By Nathan Pfau, Army Flier Staff WriterJanuary 13, 2017
FORT RUCKER, Ala. -- The ability to read is viewed as one of the most fundamental skills in society today, and the Military Child Education Coalition wants to make sure children get an early start on literacy.
That's why the MCEC and the Directorate of Family, Morale, Welfare and Recreation will host the Tell Me A Story event with special guest reader, Maj. Gen. William K. Gayler, U.S. Army Aviation Center of Excellence and Fort Rucker commanding general, at the U.S. Army Aviation Museum Jan. 17 at 6 p.m. as a means to promote child literacy and give families much needed time together, according to Heather Dunton, of Parent to Parent MCEC.
"We try to reach out and express the importance of early literacy," she said. "We choose a book that is age appropriate (and) that is a fun, educational story that can relate to military children in different ways."
The book chosen for the event is called "Mercedes and the Chocolate Pilot," which is about the Berlin Airlift that took place after World War II, said Dunton.
The story features a girl who lived in Berlin and heard about a pilot who was dropping candy to children all over the city. She wasn't able to get any of the candy, so she wrote a letter to him, and he ended up sending some directly to her.
Dunton said that the stories chosen for the event are chosen because of the messages that they convey, and this particular story conveys the message of hope.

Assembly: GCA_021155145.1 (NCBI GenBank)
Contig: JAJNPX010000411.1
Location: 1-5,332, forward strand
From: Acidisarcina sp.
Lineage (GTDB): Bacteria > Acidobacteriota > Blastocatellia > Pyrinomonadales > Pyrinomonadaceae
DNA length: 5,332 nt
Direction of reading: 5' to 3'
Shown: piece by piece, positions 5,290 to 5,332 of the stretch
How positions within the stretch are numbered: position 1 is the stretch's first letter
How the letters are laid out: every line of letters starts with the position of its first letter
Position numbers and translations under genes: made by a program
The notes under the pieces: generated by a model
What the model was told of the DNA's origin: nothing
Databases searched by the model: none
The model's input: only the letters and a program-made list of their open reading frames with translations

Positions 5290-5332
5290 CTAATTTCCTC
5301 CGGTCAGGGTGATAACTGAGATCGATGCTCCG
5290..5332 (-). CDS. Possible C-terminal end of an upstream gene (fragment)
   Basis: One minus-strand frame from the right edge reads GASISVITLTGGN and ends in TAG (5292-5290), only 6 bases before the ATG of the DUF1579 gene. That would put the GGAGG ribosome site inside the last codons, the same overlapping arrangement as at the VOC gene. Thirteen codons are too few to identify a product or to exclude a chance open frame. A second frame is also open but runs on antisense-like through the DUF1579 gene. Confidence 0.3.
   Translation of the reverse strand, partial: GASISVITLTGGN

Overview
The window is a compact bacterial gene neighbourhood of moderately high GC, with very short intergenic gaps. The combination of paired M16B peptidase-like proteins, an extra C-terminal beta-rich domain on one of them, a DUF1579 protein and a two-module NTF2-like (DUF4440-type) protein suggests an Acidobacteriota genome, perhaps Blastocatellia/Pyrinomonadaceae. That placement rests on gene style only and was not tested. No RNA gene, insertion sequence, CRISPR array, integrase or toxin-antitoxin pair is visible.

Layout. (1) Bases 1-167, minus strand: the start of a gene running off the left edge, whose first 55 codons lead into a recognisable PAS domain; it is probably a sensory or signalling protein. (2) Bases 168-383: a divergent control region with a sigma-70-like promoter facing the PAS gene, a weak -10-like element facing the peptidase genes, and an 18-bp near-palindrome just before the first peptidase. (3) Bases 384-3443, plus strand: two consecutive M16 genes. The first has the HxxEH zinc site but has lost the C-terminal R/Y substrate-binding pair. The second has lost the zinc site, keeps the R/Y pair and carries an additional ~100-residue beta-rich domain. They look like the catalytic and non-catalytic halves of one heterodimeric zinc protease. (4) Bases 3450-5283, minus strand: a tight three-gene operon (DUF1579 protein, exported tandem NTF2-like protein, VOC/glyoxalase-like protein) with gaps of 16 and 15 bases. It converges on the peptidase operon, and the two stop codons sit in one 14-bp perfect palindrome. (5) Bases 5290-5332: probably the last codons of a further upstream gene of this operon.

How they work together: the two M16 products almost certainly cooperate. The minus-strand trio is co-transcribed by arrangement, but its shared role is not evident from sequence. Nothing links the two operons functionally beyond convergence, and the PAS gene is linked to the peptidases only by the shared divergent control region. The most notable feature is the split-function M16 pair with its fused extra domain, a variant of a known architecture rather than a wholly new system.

"The message is about how he was able to instill hope in her and the other children of Berlin after the war," she said. "Yes, the story is about dropping candy to children, but it's really about instilling hope in people, and that's a value that all kids can learn and apply to their own lives."
The story was also chosen for its tie-in to the Aviation community, which was something Dunton said she hopes the children are able to relate to.
The event is meant to cater to children ages 4-12, but all family members are welcome, she said.
"Our biggest goal with the event is obviously to promote literacy, but it's also about family time," said Dunton. "It's about taking the stories and applying them to real life -- figuring out what the story is really about."
The story time will also feature some hands-on activities with crafts to be made, featuring airplanes, parachutes and candy to be dropped to the children.
The event is open to the public but people are asked to RSVP since space is limited to 50 families, and each family will be taking home a copy of the book.
People can reserve a spot by emailing email@example.com. Dunton said people should include how many family members will be attending, as well as the ages of each child.
For more information, call 255-9810.